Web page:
#4. Make it part of the routine. It is more difficult to meditate when we’re trying to set aside 20 minutes at random times every day. Once you find your comfort zone, dedicate a time that will always be your meditation time. When it becomes part of the routine, it becomes part of who you are.

#5. Limit the distractions. Certain things distract us more than others. An email notification while meditating, for example, might make you curious as to what has been sent and change your focus.

#6. Become accountable. Having a meditation partner can help you get your routine established. The shared energy that you and your partner have for those successful moments can help to drive your progress forward. Being social about your meditating also lets it become a normal part of your life and encourage its regular practice.

#7. You don’t have to do this alone. Although some folks can jump right into meditation and find it a rewarding experience, having a meditation teacher available that can teach you techniques or give you tips can help to improve the experience.

Meditation can be difficult, especially at first, but it can also be incredibly rewarding if you’re able to stick it out and make it a habit. Use these 7 methods to ease the troubles of meditating and hopefully a more rewarding experience will come your way.

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4 Ways to Make Meditating a Little Easier

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Have you been trying to meditate, but found it difficult to turn it into a habit? The first days of trying something new are always the most tumultuous. If it has been more of a struggle than a success, then here are 4 ways to make meditating a little easier so that you can have a better chance to experience the benefits of this practice first-hand.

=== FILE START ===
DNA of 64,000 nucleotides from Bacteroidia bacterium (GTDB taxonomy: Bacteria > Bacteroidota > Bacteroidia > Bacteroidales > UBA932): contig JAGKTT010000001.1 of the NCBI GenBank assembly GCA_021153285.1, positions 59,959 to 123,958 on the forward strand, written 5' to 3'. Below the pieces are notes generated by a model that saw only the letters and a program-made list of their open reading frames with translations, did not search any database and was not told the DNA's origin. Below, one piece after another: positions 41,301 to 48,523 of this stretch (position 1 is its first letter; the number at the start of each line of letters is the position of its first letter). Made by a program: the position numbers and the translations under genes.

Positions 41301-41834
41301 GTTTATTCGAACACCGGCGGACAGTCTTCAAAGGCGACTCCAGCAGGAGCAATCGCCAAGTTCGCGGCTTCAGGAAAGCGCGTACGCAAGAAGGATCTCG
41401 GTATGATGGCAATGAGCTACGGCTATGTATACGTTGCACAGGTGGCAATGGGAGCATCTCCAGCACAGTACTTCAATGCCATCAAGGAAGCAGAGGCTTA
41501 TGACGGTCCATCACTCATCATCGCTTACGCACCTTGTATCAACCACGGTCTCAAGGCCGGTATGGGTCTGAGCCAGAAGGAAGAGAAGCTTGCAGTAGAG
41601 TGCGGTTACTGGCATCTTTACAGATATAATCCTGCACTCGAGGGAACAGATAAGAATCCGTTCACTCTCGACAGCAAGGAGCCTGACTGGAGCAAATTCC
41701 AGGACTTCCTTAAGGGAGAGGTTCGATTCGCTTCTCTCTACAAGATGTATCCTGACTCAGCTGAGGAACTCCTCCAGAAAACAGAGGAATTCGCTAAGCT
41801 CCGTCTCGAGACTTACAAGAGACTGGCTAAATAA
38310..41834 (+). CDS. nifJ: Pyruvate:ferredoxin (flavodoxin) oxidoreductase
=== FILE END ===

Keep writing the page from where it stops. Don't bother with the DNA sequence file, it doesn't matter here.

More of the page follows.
#1. You can meditate anywhere at any time.  This does require a little common sense. You might not want to meditate while shopping for groceries or crossing the street. You can meditate during a break at work, while taking a walk around the neighborhood, or while enjoying an evening on the patio outside. The goal here is to be mindful of each moment that exists around you.

What does it mean to be mindful? It is an enhanced awareness of what makes up everything that surrounds you. The feel of a chair, the softness of the carpet, or the sweetness of the air are just three examples of this.

#2. Know what is going on with your body. For many, the reason why meditation isn’t successful is because they aren’t listening to what their body is trying to say. We can get tunnel-vision when it comes to quelling the mind and not realize that there is something we should be noticing. Listen to the feelings your body is offering you. The tingles of muscles relaxing or the sensation of your chest rising and falling naturally quiet the mind.

#3. You must remember what you have already learned. Something happens as we grow up. We become focused on ourselves. Our thoughts become focused on making life better, easier, and happier. In our younger years, in the days we often cannot remember, there was a time when there weren’t worries, regrets, or judgments being passed along. There was only what could happen in the next moment.